We can’t forget the health dangers of fracking | Opinion

It’s time Pennsylvania residents and regulators demand these health risks be addressed

Marcellus shale gas-drilling site along PA Route 87, Lycoming County. (Source: Creative Commons).

By Joseph Otis Minott

Although it’s taken far too long – and so much work lies ahead – confronting the climate crisis has become a defining policy goal of the U.S. government, and people are starting to notice. International conferences like COP27 draw extensive coverage, and more and more parts of society are taking part in the conversation around climate change. Whether that talk will lead to necessary action is still unclear, but people are recognizing the need to move away from fossil fuels, including fracked gas.

Yet climate impacts are just one aspect of the threat posed by fossil fuels. A growing body of research is confirming a dangerous link between fracking and a wide range of health problems. It’s time Pennsylvania residents and regulators demand these health risks be addressed, including by establishing safer distances between fracking sites and people’s homes under state law.

A recent Yale School of the Environment report details the established connection between fracking and health risks. Physicians for Social Responsibility and Concerned Health Professionals of New York report that 17.6 million people live within a mile of a fracked oil or gas well. That’s a public health crisis, according to the healthcare professionals and scientists in the group.

Earlier this year, Yale researchers found that children living near Pennsylvania wells that use fracking to extract gas (aka methane) are two to three times more likely to contract a form of childhood leukemia than their peers who live farther away. Another study from Harvard found that elderly people living near or downwind from gas pads have a higher risk of premature death than seniors who don’t live in that proximity.

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Across thousands of peer-reviewed research papers, the health effects linked to exposure to fracking include respiratory conditions, heart disease, cancer, stress, and adverse effects on the developing fetus. For at-risk groups and all Pennsylvania residents, greater protections are needed. There are a few commonsense actions we can take now.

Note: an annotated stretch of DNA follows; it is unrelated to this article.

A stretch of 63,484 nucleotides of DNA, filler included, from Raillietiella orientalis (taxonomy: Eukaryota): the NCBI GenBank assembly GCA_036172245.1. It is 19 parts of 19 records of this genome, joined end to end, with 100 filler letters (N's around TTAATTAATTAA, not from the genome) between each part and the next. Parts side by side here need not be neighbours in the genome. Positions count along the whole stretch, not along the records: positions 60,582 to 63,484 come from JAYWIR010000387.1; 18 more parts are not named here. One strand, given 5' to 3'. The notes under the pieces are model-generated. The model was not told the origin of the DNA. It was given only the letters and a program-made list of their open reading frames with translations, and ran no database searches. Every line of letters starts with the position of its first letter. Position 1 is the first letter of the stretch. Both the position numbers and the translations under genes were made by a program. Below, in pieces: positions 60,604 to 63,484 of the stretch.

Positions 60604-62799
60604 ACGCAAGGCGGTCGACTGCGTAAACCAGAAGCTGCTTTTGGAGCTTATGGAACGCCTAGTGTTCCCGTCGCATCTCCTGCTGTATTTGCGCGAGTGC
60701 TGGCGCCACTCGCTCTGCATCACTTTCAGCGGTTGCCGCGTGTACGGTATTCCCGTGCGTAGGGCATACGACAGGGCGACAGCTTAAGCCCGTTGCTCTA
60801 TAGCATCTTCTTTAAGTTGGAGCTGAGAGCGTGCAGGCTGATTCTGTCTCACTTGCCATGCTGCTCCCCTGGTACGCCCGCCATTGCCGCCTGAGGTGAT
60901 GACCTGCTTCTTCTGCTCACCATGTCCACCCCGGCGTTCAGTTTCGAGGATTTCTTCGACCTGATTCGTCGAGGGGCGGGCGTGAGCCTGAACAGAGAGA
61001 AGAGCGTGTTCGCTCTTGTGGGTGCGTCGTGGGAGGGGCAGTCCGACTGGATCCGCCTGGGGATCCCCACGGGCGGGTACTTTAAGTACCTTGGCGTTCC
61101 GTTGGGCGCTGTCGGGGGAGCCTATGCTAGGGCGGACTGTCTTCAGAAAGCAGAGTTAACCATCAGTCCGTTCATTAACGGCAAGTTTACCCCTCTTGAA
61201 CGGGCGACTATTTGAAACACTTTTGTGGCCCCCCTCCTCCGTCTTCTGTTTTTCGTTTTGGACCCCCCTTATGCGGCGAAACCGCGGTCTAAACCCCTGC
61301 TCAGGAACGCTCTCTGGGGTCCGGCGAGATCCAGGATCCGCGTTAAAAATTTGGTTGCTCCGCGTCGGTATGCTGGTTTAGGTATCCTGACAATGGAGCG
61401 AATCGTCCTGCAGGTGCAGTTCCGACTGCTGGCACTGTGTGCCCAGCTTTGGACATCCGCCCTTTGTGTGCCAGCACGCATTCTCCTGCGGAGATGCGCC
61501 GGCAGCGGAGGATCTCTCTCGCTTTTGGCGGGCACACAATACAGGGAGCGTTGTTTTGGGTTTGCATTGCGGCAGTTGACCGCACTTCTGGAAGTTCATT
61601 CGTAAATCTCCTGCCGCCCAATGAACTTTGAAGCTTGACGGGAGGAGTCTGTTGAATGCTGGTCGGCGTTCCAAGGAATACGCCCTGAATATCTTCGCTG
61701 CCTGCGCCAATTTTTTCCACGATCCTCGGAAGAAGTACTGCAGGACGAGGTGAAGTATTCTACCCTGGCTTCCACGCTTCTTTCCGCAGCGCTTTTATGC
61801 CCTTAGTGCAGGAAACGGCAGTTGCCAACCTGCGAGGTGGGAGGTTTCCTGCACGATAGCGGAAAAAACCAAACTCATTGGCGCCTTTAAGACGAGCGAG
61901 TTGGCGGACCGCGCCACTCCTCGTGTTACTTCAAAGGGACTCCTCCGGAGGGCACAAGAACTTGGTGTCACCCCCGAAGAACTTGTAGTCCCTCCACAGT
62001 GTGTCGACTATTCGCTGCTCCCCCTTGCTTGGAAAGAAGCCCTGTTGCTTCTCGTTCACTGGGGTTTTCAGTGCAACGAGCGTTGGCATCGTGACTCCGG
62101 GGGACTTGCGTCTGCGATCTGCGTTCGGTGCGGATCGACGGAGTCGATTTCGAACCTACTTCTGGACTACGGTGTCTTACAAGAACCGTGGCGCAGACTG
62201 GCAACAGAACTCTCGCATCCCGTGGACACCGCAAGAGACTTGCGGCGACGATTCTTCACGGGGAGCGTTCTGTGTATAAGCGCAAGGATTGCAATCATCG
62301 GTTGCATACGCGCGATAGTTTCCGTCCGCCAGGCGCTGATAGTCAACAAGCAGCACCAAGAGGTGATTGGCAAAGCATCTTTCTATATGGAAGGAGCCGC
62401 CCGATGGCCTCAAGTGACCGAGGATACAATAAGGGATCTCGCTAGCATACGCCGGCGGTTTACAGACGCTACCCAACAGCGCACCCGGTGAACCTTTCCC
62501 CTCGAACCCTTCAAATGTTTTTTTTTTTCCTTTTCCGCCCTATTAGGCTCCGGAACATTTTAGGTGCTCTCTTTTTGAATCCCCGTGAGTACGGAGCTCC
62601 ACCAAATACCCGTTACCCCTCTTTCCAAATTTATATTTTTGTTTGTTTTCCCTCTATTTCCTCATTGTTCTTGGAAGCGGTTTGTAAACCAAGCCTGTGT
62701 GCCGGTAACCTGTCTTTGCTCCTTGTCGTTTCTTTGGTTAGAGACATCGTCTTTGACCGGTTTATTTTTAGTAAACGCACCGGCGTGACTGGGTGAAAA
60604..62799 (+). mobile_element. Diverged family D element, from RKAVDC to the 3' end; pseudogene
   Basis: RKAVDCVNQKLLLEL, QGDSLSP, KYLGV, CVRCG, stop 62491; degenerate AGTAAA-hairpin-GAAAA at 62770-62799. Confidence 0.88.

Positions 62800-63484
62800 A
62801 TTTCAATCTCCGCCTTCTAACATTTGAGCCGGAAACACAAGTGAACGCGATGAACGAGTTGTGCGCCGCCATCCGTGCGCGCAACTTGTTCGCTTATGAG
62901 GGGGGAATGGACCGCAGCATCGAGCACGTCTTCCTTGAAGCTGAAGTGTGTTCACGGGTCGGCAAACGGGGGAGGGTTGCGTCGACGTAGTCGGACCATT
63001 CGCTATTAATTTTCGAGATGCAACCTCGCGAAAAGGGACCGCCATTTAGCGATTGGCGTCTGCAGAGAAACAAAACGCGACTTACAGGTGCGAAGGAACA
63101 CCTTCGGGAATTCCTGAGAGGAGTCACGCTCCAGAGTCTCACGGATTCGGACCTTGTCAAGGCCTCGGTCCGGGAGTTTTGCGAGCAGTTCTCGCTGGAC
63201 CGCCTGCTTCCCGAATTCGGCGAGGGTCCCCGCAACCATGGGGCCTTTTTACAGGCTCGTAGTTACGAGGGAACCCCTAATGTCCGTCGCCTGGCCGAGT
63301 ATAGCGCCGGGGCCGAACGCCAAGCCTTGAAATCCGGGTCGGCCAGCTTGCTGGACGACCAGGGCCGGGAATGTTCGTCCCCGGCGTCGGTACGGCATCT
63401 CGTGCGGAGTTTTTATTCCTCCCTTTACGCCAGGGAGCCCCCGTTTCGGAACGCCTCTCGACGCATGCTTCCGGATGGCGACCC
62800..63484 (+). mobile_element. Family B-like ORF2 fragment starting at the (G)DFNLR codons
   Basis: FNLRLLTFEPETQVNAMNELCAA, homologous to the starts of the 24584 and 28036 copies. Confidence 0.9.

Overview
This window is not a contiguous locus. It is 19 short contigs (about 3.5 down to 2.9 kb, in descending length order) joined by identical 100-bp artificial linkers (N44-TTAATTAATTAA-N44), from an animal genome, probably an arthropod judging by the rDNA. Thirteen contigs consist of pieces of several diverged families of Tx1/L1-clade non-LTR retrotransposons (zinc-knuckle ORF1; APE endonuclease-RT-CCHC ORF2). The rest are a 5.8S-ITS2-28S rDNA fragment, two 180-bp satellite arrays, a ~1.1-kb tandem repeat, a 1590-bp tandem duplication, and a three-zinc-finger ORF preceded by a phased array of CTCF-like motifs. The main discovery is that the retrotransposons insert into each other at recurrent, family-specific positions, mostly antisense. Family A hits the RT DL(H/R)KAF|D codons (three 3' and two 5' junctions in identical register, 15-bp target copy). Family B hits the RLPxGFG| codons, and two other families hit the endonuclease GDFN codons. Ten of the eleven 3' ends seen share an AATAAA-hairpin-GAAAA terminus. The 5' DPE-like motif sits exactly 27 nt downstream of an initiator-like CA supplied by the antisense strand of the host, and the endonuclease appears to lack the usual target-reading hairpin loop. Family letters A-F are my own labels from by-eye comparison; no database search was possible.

The first is to require safer distances between these toxic fracking sites and the areas where people live and work. Known as setbacks or protective buffers, these limits on how close fracking infrastructure can be to buildings, schools, hospitals, and natural resources are established in Pennsylvania law. Currently, Pennsylvania only requires that well pads be 500 feet from residential buildings. Some well pads are 40 acres across – yet can be within 500 feet of a school or hospital. According to the Yale study and many others, a 500-foot barrier is woefully inadequate in protecting populations from the health hazards of fracking.

Earlier this year, Clean Air Council partnered with several Pennsylvania environmental groups to form Protective Buffers PA. The Coalition calls for statewide action creating larger protective buffers between fracking sites and our communities and natural sites.

Some states, such as New York, have banned fracking because of its negative impact on public health. Pennsylvania should do the same.

But if fracking is going to be allowed, Protective Buffers are a proven and no-cost solution to the public health crisis caused by fracking.

Yet in the context of a growing body of research and the tremendous threat of climate change, these setbacks should only be a stepping stone toward a more permanent and impactful solution: to deliberately phase out fracking and methane production and transition to a renewable energy.

Fracking poses a threat to current and future Pennsylvania residents.

It poses a threat to our current and future environment. It poses a threat to our current and future communities. It’s time to create a safe distance between our schools, hospitals and residences and fracking as we work to phase out fossil fuels for good.

Joseph Otis Minott is the executive director and chief counsel of Clean Air Council in Philadelphia. His work appears frequently on the Capital-Star’s Commentary Page.

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Capital-Star Guest Contributor
Capital-Star Guest Contributor

The Pennsylvania Capital-Star welcomes opinion pieces from writers who share our goal of widening the conversation on how politics and public policy affects the day-to-day lives of people across the commonwealth.